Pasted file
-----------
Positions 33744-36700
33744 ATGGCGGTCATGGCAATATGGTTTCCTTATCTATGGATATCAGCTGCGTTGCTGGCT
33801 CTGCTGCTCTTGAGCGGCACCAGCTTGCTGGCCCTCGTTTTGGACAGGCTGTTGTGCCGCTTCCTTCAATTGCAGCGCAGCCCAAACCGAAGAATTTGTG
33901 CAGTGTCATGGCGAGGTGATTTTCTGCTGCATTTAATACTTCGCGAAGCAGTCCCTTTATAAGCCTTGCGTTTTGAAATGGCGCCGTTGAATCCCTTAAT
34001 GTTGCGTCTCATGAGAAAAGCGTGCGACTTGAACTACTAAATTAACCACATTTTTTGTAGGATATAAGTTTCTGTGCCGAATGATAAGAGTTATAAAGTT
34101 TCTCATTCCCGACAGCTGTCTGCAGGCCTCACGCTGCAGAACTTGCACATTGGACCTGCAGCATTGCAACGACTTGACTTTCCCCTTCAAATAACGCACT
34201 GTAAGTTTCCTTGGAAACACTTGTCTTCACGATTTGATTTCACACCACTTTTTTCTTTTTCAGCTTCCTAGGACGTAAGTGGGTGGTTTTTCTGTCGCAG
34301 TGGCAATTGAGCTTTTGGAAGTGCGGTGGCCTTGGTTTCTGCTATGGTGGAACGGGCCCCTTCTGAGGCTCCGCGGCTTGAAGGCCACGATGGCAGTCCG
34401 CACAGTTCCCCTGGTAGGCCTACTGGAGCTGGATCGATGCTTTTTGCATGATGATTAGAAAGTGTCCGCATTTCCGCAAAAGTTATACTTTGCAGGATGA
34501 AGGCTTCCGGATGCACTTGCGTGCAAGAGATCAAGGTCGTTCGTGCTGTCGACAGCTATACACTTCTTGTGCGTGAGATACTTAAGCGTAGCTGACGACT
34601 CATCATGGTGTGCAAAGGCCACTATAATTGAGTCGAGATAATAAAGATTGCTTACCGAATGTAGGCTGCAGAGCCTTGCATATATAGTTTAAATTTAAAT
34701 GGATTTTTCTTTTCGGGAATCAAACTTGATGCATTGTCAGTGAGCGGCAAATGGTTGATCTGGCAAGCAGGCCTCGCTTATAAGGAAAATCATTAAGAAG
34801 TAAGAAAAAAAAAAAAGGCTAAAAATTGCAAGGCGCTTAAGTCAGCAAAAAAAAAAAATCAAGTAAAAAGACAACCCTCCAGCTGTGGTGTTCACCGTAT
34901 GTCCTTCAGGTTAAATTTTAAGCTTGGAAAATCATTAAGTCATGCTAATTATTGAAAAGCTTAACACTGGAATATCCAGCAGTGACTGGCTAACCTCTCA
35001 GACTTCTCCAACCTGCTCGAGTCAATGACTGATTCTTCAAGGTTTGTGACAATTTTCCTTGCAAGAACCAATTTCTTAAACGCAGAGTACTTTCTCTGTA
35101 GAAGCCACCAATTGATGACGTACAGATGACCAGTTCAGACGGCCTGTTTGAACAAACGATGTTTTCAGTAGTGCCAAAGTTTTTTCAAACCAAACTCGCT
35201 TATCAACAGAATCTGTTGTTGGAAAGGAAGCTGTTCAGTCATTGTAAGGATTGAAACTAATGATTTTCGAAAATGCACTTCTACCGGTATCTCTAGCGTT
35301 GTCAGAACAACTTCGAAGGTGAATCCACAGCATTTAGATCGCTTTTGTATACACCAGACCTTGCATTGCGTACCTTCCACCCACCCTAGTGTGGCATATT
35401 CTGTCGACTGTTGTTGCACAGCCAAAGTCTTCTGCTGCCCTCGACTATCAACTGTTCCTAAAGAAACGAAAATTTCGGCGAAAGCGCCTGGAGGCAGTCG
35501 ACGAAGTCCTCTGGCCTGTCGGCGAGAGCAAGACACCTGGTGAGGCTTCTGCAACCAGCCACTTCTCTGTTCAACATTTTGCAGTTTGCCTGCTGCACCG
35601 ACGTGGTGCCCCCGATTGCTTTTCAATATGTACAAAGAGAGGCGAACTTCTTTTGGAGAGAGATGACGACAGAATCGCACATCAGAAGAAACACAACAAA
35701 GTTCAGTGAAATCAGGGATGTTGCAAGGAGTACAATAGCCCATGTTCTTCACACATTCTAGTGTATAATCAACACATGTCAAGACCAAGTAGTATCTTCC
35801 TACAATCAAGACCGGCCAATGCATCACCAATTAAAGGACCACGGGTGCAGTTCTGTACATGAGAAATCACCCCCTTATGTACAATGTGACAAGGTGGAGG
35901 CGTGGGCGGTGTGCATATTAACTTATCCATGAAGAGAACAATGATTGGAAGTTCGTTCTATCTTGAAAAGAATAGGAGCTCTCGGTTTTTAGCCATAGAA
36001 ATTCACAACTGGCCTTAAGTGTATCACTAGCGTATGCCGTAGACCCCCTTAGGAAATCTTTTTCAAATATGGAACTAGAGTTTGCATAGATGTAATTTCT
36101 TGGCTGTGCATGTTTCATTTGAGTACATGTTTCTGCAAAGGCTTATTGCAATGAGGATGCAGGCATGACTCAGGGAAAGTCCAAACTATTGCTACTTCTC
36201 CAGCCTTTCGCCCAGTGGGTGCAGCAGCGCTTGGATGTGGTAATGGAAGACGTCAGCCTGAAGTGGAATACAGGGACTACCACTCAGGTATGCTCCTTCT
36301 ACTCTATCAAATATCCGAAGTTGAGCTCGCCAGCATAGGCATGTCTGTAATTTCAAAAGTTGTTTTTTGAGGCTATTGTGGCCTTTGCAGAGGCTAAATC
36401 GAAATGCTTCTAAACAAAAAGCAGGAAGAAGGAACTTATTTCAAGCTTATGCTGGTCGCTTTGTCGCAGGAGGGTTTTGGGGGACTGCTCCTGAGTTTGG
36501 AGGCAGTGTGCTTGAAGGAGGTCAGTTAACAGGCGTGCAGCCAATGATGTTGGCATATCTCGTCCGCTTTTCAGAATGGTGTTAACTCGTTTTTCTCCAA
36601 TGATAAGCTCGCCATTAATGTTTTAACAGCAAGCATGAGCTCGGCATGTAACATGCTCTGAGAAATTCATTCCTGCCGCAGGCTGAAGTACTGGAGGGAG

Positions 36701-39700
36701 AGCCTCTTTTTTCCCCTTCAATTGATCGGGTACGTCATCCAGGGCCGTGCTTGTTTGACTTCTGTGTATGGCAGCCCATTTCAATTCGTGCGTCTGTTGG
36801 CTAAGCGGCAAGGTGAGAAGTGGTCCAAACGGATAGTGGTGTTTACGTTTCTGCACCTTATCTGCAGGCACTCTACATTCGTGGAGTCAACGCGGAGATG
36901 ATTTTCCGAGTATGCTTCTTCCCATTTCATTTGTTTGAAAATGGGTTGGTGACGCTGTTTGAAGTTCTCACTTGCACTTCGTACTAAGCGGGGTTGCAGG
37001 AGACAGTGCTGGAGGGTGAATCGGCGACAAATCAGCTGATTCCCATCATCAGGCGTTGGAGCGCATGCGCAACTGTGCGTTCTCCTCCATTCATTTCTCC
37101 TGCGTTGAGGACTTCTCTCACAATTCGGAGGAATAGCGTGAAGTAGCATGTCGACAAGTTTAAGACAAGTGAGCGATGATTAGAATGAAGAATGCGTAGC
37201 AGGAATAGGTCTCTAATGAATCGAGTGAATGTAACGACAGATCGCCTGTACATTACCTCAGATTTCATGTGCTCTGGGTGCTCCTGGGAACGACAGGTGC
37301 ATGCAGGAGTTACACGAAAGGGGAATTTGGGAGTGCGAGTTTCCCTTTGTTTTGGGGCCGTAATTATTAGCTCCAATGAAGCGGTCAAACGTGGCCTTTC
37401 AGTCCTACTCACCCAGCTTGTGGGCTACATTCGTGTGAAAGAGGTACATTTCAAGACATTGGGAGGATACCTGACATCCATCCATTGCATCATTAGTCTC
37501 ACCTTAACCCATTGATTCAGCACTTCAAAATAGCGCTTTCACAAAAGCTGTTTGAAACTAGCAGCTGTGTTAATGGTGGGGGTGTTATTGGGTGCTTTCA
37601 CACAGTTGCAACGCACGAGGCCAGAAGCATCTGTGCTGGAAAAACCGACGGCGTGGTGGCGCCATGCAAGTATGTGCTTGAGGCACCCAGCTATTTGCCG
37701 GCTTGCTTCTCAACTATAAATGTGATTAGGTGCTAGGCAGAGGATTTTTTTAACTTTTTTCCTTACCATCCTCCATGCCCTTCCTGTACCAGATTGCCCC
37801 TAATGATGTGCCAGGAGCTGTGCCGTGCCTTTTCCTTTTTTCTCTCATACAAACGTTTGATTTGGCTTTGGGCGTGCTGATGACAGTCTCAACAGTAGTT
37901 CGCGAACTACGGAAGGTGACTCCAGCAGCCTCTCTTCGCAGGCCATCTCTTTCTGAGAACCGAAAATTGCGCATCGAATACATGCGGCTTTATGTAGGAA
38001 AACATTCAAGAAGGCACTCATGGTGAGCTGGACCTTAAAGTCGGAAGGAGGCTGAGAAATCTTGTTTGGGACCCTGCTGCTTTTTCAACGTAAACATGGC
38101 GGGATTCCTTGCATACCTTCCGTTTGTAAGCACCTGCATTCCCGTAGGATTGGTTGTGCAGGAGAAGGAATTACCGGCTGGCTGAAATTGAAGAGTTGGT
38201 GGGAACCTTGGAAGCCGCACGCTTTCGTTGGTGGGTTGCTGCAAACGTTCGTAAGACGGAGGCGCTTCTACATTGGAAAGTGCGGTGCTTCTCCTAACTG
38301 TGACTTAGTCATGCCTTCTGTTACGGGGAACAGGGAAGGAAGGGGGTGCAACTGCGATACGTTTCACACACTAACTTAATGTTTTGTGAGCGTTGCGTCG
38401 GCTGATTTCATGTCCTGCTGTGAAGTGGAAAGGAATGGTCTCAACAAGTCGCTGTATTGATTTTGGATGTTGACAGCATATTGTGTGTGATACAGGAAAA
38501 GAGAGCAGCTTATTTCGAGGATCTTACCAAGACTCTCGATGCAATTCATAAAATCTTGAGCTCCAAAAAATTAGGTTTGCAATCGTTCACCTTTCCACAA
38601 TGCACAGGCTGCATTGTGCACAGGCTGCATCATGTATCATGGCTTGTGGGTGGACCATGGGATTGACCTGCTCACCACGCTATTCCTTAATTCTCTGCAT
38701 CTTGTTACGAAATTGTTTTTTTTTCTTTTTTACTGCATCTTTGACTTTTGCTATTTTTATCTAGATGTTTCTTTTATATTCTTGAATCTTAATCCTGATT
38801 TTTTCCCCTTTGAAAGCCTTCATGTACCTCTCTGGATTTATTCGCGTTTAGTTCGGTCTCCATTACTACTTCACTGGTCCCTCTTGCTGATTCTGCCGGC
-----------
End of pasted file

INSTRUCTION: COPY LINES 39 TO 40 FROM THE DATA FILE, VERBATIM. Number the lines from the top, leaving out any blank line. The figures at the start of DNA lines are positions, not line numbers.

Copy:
37301 ATGCAGGAGTTACACGAAAGGGGAATTTGGGAGTGCGAGTTTCCCTTTGTTTTGGGGCCGTAATTATTAGCTCCAATGAAGCGGTCAAACGTGGCCTTTC
37401 AGTCCTACTCACCCAGCTTGTGGGCTACATTCGTGTGAAAGAGGTACATTTCAAGACATTGGGAGGATACCTGACATCCATCCATTGCATCATTAGTCTC